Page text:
Running a successful procurement department isn’t something that generally happens overnight. In order to get this department to an optimal position, it’s important for there to be clear goals in place. In addition to setting clear goals for what the department should focus on achieving, it’s also important for everyone who works in procurement to be aware of common mistakes. By knowing what’s most likely to go wrong, every member of the team can keep an eye out for procurement mistakes and correct them if they ever come up.
Since we are in a position that allows us to speak with purchasing managers and other procurement professionals on a regular basis, we want to share the most common mistakes that have been brought up to us:
This mistake is especially common in new businesses. And even if a business is established, it can still happen if the procurement department has just gotten up and running. The most common reason that rushed buying happens is because a company or its procurement department feels like they need to get everything ordered as soon as possible. While securing what’s needed in a timely manner is important, that doesn’t mean the procurement process should be thrown into overdrive. By focusing on a striking a balance between thoroughness and promptness, procurement departments can do an optimal job.
Not Being Flexible with Plans
It’s definitely good for procurement departments to have plans in place. Not only can this keep things moving along, but it’s also a great way to avoid common obstacles. While there are clear benefits to planning, that doesn’t mean members of a procurement department should be tied to a plan forever. Since conditions can change, it’s important to review plans on a regular basis. By making reviews part of a team’s culture, the department won’t have to worry about getting stuck in any negative patterns.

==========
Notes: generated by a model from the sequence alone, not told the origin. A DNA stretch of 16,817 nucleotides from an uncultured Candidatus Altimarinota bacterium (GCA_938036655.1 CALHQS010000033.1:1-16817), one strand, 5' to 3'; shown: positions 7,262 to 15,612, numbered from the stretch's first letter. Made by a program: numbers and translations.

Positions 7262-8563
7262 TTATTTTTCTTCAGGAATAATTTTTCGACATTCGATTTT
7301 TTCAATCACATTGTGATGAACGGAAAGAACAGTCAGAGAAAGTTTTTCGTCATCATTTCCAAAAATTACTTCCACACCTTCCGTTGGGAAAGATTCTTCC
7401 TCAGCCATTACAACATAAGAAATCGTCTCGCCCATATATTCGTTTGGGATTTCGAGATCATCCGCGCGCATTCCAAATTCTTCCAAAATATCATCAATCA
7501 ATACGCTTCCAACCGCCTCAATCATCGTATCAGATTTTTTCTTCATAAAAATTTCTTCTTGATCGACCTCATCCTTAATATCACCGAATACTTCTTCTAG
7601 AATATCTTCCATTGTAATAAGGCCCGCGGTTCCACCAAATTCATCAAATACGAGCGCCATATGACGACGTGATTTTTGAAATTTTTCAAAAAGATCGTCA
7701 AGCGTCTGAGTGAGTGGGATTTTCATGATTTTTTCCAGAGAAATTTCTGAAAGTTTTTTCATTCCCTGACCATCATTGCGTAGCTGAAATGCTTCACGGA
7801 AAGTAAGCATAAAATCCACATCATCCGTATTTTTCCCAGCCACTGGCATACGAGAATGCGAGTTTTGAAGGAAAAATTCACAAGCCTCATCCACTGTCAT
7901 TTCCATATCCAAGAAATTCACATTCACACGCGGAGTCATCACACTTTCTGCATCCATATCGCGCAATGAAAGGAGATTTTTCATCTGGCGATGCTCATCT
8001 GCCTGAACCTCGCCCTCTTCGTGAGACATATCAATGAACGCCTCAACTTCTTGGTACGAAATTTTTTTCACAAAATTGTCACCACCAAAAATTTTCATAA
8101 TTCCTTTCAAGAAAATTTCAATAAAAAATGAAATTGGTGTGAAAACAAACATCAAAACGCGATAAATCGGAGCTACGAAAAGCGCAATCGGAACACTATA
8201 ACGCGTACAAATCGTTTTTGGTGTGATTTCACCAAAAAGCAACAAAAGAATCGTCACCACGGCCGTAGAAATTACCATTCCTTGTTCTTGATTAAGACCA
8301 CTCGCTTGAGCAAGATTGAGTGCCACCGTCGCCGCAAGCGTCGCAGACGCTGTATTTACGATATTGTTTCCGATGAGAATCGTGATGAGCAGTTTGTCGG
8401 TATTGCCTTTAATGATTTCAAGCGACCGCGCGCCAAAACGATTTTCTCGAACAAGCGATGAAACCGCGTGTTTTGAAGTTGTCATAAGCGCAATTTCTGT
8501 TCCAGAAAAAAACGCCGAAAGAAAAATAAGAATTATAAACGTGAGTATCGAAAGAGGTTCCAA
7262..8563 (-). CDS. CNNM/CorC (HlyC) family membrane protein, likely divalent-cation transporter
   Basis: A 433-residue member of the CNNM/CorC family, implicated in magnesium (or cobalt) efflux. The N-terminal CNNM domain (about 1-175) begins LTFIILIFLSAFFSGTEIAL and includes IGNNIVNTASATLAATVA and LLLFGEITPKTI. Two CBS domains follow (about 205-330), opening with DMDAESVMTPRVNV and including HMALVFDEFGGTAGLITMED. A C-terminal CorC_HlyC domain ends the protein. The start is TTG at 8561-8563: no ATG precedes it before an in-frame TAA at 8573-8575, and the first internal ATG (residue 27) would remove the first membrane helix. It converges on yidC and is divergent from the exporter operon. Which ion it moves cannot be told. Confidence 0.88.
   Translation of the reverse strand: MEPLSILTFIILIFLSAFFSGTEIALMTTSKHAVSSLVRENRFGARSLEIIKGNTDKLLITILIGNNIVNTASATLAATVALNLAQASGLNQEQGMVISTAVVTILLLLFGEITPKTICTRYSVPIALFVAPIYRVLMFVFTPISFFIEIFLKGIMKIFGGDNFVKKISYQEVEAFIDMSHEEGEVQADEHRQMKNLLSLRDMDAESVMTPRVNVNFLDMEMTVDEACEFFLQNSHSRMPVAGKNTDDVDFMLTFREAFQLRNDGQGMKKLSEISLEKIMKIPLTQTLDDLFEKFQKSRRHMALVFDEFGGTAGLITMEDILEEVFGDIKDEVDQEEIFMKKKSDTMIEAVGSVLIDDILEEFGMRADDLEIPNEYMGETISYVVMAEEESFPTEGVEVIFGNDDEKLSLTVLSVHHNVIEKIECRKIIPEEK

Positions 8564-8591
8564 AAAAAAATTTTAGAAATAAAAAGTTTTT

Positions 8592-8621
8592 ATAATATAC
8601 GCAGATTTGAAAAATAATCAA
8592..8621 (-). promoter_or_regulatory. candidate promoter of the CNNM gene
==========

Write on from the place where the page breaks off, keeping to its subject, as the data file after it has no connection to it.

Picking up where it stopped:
Failing to Negotiate
Although we’ve already talked about negotiating on the blog, it’s a topic that’s worth bringing up again. Even though most procurement departments are conditioned to look for deals, far too many completely overlook the possibility of negotiating. Simply put, as long as it’s done in a reasonable manner, there’s no reason that purchasing managers shouldn’t negotiate.
Making Major Decisions in Isolation
One of the roles of a procurement department is to keep things moving along smoothly for the entire company. While it doesn’t make sense to seek input for every purchase, there are times when the department should loop others into the conversation prior to making a final decision. By opening up the lines of communication, a procurement department can avoid the wasted time and resources that go along with making an incorrect decision that then needs to be corrected.
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